Midway through Sisters I realized that this was one bizarre horror film. Brian De Palma pays homage to Psycho and also Rear Window in his own odd way, even going so far as to hire Bernard Herrmann, Alfred Hitchcock’s old composer, to do the film’s score. I loved the use of split screen later on in the film, particularly since it ups the tension and is a relatively unique technique. De Palma also utilizes flashbacks and home video in a scene that is rather disturbing and eerie, taking the viewer deeper into the film and acting as a strange and really vivid fantasy that happens to be actually happening to the film’s protagonist, Grace, the neighbor of one Danielle, played by Margot Kidder. The truth of the entire matter surrounding a murder that Grace claims to have witnessed but yet no one can find a trace of is not even the craziest thing about this entire movie.
Nope instead its the fact that Danielle is not who she seems, and that her past hides a dangerous secret that leads to even more intrigue. I was fascinated by how well constructed this movie is, although I am well aware of De Palma’s reputation for creating smart thrillers. In a way Sisters is a fine dress rehearsal for De Palma’s 1976 horror classic Carrie, another movie about a disturbed woman who ends up committing violent acts. I found the murder scene to be rather shocking and graphic, and the use of red blood in a white room is a brilliant contrast of visually striking colors is fantastic and another hallmark of De Palma’s work.
Well that and the film also has the charming performance of Charles Durning, who plays an obsessive private eye hired by Grace to get to the bottom of the mystery. Even though its low budget aspects hurt the film a little Sisters is a really good, maybe even great, horror film that stands out from some of the early 70s horror thrillers. I would love to purchase it on Criterion at some point, although I’m not sure if its not out of print or not. The current sale going on is as good a time as any to find out.
So months after I moved into my apartment I am finally moving my shelves and other stuff in. I got one shelf placed and I brought three whole boxes worth of movies with me as well. I had my dad help me take the shelf in and after he left it took me over 90 minutes to put away all the films I took with me.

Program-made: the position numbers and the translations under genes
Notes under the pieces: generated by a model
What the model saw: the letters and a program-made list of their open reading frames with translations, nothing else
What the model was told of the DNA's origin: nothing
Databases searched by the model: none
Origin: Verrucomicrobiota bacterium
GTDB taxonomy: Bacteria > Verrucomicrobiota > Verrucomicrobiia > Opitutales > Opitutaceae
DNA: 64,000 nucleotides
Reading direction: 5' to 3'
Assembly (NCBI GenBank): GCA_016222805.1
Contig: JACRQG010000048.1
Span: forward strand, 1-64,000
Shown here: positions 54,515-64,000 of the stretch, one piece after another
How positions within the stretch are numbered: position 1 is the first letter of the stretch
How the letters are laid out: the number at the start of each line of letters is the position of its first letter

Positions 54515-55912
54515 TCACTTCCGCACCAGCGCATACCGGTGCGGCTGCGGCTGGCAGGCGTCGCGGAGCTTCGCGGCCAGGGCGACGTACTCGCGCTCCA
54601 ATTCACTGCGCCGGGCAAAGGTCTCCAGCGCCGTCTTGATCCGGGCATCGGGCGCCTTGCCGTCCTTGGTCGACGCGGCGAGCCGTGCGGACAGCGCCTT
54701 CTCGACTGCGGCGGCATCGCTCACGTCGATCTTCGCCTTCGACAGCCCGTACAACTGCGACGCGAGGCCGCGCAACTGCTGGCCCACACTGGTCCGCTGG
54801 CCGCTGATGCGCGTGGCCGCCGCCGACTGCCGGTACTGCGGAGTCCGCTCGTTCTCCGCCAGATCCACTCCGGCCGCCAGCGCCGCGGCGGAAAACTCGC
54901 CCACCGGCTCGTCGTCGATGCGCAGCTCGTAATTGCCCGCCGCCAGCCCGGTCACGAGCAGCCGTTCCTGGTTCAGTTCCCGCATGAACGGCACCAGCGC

That is my bookshelf in my room. Its completely full and I actually had to fit my other movies and some other stuff in another shelf. That shelf is also full right now:
It’s a bit ridiculous yet it also makes me realize how many films I’ve obtained over the years. I have two more shelves and a bunch more CDs and books left to bring in too. And probably even more films. I thought about selling most of my collection but I realized I would receive very little money in return.
Besides part of the fun of moving is putting your possessions in new spaces. Switching things around so they fit better. My new room already suits me and I’ve managed to keep it clean. Sometimes change is good.
Fleetwood Mac once sang “Tell me lies tell me sweet little lies.” Not only is it catchy but it might be true because all of us lie. In fact we often go out of our way to lie-especially when asked the usually annoying question of how is your day going. Everyone secretly hates that question and yet its asked every day. So we bullshit and say good even on days when our urge to kill is rising.
My current job involves plenty of lies and half truths. We can’t tell customers what we are really thinking about them as that would get us fired. If someone gets fired its called being laid off or being forced to resign. We are expected to deliver sunny outlooks no matter what the situation is or if things appear bleak.
We demand that politicians tell us the truth and yet sometimes their honesty gets them in trouble. Doctors are instructed to give good or positive news to inspire hope even if its false. Some people engage in half truths, thinking that if they serve up part of the truth they are not really lying.
Famous movies even deal with the nature of truth. Most famously Rashomon but also Memento as memory distorts the truth. In Lost Highway Bill Pullman says that he prefers to create his own memories even if they are lies obscured by time. Often people decide to hide themselves in a fantasy world, cut off from the truth because they find lies more comforting. That’s a tad disturbing.